Scott Mulhauser/Erin Shields
Hearing Statement of Senator Max Baucus (D-Mont.) Regarding the U.S.-China Economic Relationship
According to chaos theory, a butterfly beating its wings in America might start a hurricane in China.
As we emerge from the chaos of the worst financial crisis since the Great Depression, the relationship between what happens in America and what happens in China is as important as ever.
The U.S. and Chinese economies are increasingly interconnected. As consumer demand in the United States declined, China’s exports fell dramatically. And as the United States fell into a deep recession, China’s economic growth slowed significantly.
Now both the United States and China must recover and rebuild. But we cannot do so in isolation. China has failed to recognize this fact.
For too long, China’s economic policies have focused on unsustainable export-oriented growth at the expense of American ranchers, farmers and workers. For too long, China has permitted the theft of U.S. intellectual property at the expense of American innovators. And for too long, China has protected its domestic industry at the expense of American businesses and exporters.
America can no longer afford to be complacent. We no longer have the luxury of pursuing failed approaches. We must rethink the U.S.–China economic relationship. We must act, not just talk.
China is the world’s fastest growing economy. In 2009, China’s Gross Domestic Product grew by almost nine percent. China’s per capita GDP nearly doubled from 2005 to 2009. Consumer spending in nearly a quarter of Chinese cities is expected to double over the next ten years.
China is fueling global economic growth. And as China develops a new role in the global economy and global institutions, we must develop a new approach to a new China.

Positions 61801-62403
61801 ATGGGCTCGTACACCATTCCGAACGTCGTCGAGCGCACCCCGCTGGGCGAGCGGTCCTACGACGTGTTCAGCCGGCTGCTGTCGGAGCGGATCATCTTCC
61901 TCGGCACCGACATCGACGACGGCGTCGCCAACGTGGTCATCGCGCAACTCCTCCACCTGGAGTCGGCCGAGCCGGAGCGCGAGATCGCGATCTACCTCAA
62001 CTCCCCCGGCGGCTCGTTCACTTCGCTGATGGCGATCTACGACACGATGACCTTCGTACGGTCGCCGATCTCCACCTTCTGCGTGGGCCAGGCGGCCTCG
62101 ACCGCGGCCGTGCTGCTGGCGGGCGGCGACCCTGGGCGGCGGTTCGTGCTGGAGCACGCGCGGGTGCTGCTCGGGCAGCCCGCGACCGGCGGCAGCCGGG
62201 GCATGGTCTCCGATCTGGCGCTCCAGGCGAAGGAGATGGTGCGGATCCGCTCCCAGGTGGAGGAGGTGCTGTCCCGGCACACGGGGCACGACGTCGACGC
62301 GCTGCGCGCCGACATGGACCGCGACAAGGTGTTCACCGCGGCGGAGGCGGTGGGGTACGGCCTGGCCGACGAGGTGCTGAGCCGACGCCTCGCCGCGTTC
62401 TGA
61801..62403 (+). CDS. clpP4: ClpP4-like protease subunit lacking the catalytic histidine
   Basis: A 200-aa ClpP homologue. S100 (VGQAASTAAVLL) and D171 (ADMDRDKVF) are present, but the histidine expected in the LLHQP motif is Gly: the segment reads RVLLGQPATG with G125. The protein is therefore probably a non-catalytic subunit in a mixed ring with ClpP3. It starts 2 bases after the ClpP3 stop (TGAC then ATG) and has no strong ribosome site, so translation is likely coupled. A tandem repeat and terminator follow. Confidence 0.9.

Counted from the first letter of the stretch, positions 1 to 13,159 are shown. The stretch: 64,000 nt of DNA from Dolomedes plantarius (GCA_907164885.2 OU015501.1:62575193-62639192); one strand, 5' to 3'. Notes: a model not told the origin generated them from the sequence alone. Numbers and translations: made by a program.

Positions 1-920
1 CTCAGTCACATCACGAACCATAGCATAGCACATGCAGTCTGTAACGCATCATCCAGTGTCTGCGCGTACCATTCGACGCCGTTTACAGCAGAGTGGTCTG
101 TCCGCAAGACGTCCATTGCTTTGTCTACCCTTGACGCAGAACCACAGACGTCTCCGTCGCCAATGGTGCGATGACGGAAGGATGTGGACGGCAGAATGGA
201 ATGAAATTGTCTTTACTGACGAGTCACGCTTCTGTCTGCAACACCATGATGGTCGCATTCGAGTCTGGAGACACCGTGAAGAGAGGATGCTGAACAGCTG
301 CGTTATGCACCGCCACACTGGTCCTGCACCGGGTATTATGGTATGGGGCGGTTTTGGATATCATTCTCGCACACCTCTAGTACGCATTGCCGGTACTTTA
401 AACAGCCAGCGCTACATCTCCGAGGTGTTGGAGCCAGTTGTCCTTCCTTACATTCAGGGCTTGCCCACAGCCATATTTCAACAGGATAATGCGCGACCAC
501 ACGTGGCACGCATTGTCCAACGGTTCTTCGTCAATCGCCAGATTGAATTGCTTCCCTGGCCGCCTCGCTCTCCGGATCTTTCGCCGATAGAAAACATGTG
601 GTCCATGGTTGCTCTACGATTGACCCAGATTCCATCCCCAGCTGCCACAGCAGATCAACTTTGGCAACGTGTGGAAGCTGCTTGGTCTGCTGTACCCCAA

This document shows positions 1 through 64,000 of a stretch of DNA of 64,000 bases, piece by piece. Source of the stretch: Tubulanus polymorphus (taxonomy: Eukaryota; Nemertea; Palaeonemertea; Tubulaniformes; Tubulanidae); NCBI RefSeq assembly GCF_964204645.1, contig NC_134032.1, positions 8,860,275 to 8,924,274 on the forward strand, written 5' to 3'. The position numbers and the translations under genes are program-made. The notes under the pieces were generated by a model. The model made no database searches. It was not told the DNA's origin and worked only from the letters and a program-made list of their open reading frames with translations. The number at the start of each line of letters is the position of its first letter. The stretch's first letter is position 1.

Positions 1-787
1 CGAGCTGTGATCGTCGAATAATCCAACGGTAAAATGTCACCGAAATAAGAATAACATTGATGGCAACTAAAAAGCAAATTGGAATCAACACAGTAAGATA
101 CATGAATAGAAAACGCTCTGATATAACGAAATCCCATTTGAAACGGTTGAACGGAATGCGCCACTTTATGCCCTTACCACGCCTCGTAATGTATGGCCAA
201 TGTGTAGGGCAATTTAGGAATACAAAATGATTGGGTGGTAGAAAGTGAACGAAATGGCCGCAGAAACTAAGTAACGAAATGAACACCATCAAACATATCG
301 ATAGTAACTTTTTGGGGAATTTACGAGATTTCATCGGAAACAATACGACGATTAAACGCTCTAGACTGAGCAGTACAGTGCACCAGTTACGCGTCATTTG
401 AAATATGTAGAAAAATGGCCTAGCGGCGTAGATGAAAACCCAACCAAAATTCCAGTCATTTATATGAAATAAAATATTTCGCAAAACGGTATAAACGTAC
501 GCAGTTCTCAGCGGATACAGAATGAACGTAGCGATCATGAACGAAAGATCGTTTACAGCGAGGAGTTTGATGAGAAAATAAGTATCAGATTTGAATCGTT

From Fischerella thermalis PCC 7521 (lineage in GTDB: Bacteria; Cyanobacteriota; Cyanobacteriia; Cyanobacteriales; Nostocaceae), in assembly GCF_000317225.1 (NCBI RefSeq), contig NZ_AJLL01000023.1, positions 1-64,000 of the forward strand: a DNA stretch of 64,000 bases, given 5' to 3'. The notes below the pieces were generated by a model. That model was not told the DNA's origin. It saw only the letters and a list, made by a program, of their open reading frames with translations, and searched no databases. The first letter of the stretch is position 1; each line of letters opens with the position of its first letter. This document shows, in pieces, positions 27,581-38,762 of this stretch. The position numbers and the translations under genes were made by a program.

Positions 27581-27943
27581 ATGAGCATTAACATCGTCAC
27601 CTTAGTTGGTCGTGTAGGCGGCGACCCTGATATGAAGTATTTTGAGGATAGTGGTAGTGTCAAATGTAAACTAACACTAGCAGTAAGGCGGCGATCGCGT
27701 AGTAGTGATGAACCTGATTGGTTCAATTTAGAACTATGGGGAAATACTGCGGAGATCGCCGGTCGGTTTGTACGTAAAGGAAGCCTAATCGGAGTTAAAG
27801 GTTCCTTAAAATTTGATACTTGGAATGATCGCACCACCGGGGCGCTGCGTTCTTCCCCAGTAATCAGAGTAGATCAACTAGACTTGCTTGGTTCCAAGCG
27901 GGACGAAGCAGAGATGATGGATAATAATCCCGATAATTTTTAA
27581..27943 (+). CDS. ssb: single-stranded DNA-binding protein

Last month’s Strategic and Economic Dialogue (S&ED) meeting reinforced the need to rethink and revitalize. We entered the S&ED with expectations that China would take concrete action to address its currency and so-called “indigenous innovation” policies. We walked away with promises to engage in further discussions. Dialogue is important. But discussion does not equal action.
By seeking a new approach, we do not seek to start a hurricane. We do not seek to succeed at China’s expense. Rather, we seek to foster long-term mutual cooperation, recognizing that in the short term we may need to take strong unilateral and multilateral action. We seek to ensure the long-term economic progress of America as well as China.
But we must address long-standing issues in our relationship. For example, a prominent CEO of a U.S. software company recently noted that many Chinese companies will legally purchase only 25 percent or less of their software needs. They illegally pirate the rest. Piracy of this magnitude reflects a policy choice. We must take new steps to address persistent problems.
I propose four ways to redefine America’s approach to U.S.–China economic relations.